• Pinpoint and Remediate Unknown Threats: SANS Review of EnCase Endpoint Security Analyst Paper
    by Jake Williams - March 15, 2018 in Clients and Endpoints, Forensics

    With the increasing prevalence of security incidents, security teams are learning quickly that the endpoint is involved in almost every targeted attack. EnCase Endpoint Security aims to help security teams focus on the most critical incidents and avoid costly data breaches. In this review, SANS analyst Jake Williams shares his tests of EnCase Endpoint Security version 6.02 and how it performs.

  • VMRay Analyzer: Rapid Malware Analysis for Incident Response (IR) Teams Analyst Paper
    by Matt Bromiley - March 12, 2018 in Incident Handling

    In our hands-on testing, we found that VMRay Analyzer's agentless approach to malware analysis is an effective way to provide rapid incident response. VMRay bridges the gap between an easy-to-use interface and back-end technology that provides a novel platform for analyzing advanced threats.

  • Managing User Risk: A Review of LogRhythm CloudAI for User and Entity Behavior Analytics Analyst Paper
    by Dave Shackleford - February 26, 2018 in Breaches, Incident Handling, Threats/Vulnerabilities

    In this product review, we explored the recently released LogRhythm CloudAI, which applies user and entity behaviour analytics (UEBA) capabilities to enhance traditional event management and security analytics toolsets to monitor behaviors tracked over time, alerting analysts to unusual events or patterns of events.

  • Disrupting the Empire: Identifying PowerShell Empire Command and Control Activity by Michael C. Long II - February 23, 2018 in Intrusion Detection, Forensics, Incident Handling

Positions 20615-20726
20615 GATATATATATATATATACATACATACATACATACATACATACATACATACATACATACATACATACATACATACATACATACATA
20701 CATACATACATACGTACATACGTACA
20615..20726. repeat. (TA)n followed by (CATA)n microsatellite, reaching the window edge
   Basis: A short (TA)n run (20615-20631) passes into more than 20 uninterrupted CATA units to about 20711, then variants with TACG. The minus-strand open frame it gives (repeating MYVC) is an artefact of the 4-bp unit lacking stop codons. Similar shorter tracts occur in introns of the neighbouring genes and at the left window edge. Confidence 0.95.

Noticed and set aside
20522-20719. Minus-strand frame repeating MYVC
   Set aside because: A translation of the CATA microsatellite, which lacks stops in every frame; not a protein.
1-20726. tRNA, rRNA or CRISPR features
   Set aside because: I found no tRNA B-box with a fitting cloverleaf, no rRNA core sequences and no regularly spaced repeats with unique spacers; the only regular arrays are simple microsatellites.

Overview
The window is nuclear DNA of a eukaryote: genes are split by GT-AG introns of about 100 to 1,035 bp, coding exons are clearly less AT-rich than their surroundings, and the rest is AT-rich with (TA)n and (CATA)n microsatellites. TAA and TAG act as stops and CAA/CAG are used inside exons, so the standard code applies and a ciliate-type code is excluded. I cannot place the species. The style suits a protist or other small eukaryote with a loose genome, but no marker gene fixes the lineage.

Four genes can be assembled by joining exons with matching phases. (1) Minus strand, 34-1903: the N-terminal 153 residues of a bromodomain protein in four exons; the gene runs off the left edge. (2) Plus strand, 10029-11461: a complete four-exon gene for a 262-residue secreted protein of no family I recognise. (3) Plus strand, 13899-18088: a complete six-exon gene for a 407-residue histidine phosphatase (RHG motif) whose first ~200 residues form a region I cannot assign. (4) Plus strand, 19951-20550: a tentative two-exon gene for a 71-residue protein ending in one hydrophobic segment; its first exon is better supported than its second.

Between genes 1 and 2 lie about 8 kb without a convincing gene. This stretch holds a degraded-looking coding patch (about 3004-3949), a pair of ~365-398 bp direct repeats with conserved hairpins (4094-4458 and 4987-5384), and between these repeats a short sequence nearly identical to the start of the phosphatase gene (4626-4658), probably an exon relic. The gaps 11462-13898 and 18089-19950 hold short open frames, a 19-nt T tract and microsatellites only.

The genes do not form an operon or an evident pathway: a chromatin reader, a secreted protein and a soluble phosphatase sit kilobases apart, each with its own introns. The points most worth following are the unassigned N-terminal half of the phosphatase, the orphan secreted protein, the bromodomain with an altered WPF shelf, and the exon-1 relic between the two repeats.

Windows PowerShell has quickly become ubiquitous in enterprise networks. Threat actors are increasingly utilizing attack frameworks such as PowerShell Empire because of its robust APT-like capabilities, stealth, and flexibility. This research identifies specific artifacts, behaviors, and indicators of compromise that can be observed by network defenders in order to quickly identify PowerShell Empire command and control activity in the enterprise. By applying these techniques, defenders can dramatically reduce dwell time of adversaries utilizing PowerShell Empire.

  • Using Windows 10 and Windows Server 2016 to create an Endpoint Detection and Response solution STI Graduate Student Research
    by Sebastian Godin - February 21, 2018 in Intrusion Detection

    It has been established best practice to supplement Microsoft Windows with third-party endpoint security solutions that defend against viruses, malware, internet-based, and other threats. With each iteration of Windows, Microsoft has added security measures that are native to the OS like Windows Defender, Security policy editor, and more. Microsoft has made many noticeable advances in Windows 10 and Windows Server 2016 that improves the overall security posture of endpoints. This new modern Windows enterprise ecosystem, when utilized properly, can be leveraged like an Endpoint Detection and Response capability. This capability can be achieved without third party software and can reduce costs to the enterprise that can be reinvested into other projects.

  • Adapting AppSec to a DevOps World by Stephen Deck - February 20, 2018 in Application and Database Security

    DevOps software development presents a fundamental challenge to traditional software security practices. Multi-day static and dynamic analysis run by a small pool of security experts is not a tenable model when the business demands multiple software releases per day. Modern system administration and quality assurance roles have adapted by using automation to empower developers to elevate code safely and as often as possible. By operating within the DevOps culture and tooling, security experts can educate developers and instrument systems in much the same way as other stakeholders in the development process. Proper abuse case development, metrics, unit, and integration testing can minimize risk while still enabling the rapid software development that businesses demand.